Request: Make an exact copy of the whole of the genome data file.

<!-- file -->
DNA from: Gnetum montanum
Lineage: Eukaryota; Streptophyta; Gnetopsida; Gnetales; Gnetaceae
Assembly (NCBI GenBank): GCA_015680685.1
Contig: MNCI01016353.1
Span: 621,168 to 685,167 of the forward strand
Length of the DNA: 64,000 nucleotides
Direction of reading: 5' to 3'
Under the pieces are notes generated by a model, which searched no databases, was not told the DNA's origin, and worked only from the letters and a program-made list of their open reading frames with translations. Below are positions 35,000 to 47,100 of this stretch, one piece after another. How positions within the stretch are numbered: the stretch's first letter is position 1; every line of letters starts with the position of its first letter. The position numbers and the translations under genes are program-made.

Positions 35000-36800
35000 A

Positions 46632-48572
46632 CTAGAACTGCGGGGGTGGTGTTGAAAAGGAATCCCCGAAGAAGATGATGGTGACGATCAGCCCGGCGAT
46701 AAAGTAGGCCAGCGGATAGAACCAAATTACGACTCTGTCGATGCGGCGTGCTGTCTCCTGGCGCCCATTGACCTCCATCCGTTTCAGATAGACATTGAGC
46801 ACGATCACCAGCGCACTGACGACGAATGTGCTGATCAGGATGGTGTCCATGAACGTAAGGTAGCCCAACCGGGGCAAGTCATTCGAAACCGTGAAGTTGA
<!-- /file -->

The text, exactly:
DNA from: Gnetum montanum
Lineage: Eukaryota; Streptophyta; Gnetopsida; Gnetales; Gnetaceae
Assembly (NCBI GenBank): GCA_015680685.1
Contig: MNCI01016353.1
Span: 621,168 to 685,167 of the forward strand
Length of the DNA: 64,000 nucleotides
Direction of reading: 5' to 3'
Under the pieces are notes generated by a model, which searched no databases, was not told the DNA's origin, and worked only from the letters and a program-made list of their open reading frames with translations. Below are positions 35,000 to 47,100 of this stretch, one piece after another. How positions within the stretch are numbered: the stretch's first letter is position 1; every line of letters starts with the position of its first letter. The position numbers and the translations under genes are program-made.

Positions 35000-36800
35000 A

Positions 46632-48572
46632 CTAGAACTGCGGGGGTGGTGTTGAAAAGGAATCCCCGAAGAAGATGATGGTGACGATCAGCCCGGCGAT
46701 AAAGTAGGCCAGCGGATAGAACCAAATTACGACTCTGTCGATGCGGCGTGCTGTCTCCTGGCGCCCATTGACCTCCATCCGTTTCAGATAGACATTGAGC
46801 ACGATCACCAGCGCACTGACGACGAATGTGCTGATCAGGATGGTGTCCATGAACGTAAGGTAGCCCAACCGGGGCAAGTCATTCGAAACCGTGAAGTTGA